In June 2013, when Abe detailed his plan to eradicate deflation, he said the “example of my forerunner Takahashi has emboldened me.” That had “Takahashinomics” trending on Google and Twitter.

Takahashi, for better or worse, proved “there has been a psychological link between money finance” and consumer price levels in the public mind, argues Masazumi Wakatabe, author of Japan’s Great Stagnation and Abenomics.

Look no further than Kuroda, at times, channeling Peter Pan in explaining BOJ policies.

Takahashi’s policies ended up getting him killed. Around 1934, he figured it was time to trim runaway spending. His moves to cut the defense budget irked military officers so much that they assassinated him in 1936.

Fast forward 84 years and the odds of Takahashinomics making a comeback — whether partial or full —have never been greater.

Real problems, possible solutions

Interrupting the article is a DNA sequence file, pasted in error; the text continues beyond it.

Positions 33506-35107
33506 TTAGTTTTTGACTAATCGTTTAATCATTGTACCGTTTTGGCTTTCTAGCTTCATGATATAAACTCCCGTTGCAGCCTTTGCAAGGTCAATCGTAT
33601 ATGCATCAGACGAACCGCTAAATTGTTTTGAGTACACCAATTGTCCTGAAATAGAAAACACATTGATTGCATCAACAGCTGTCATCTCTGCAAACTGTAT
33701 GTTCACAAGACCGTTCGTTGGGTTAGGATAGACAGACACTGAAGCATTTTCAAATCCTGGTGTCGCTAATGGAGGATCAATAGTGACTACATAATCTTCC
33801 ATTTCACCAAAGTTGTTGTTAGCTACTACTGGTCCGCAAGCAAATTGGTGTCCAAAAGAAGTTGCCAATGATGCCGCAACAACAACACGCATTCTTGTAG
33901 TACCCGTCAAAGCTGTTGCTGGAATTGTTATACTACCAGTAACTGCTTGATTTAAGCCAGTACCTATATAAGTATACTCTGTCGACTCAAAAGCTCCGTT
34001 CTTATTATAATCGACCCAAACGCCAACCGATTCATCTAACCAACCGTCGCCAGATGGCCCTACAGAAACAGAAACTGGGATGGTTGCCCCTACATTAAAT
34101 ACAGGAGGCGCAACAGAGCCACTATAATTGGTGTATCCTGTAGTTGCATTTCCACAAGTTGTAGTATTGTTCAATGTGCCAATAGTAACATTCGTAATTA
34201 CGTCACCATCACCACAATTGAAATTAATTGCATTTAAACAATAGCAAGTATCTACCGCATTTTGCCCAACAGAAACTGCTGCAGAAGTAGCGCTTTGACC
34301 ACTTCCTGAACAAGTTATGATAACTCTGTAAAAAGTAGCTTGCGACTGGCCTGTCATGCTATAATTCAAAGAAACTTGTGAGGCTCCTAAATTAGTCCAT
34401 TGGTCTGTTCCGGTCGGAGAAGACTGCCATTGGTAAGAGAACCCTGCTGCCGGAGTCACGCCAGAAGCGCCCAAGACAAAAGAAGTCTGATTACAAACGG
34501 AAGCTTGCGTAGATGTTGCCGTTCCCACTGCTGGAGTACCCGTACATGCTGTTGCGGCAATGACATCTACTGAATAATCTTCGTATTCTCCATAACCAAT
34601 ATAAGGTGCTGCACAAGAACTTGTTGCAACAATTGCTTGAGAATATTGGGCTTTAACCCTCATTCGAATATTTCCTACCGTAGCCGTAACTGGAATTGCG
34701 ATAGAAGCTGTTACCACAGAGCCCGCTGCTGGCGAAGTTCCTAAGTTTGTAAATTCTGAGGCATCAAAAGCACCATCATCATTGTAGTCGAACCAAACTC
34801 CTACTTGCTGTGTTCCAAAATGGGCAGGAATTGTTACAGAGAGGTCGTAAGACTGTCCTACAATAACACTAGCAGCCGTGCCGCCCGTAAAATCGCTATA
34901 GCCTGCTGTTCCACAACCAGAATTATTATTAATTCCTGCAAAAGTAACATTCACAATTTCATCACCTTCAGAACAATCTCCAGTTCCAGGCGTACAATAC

Kuroda is coming under intensifying pressure to stabilize growth and also combat a return of the deflation Abe pledged to eradicate back in 2012.

Consumer prices have been effectively flat this year as coronavirus lockdowns everywhere slam global growth. Any progress Kuroda’s team made to achieve the 2% inflation target has all but disappeared. So have Tokyo’s options to restore confidence as exports plunge and domestic demand wanes.

Worse, might deflation be returning, rendering much of the last eight years of Abenomics largely moot? In many ways, those currents never left. Though falling prices reflect fallout of the bad loan crisis of the 1990s, they’re also about terrible demographics.

As Abe’s predecessor warned back in 2012, a population aging as fast as Japan’s is more about savings than consumption, more about nostalgia than innovative startups. And so, deflation is a perfectly rational side effect to Japan’s structural rigidities.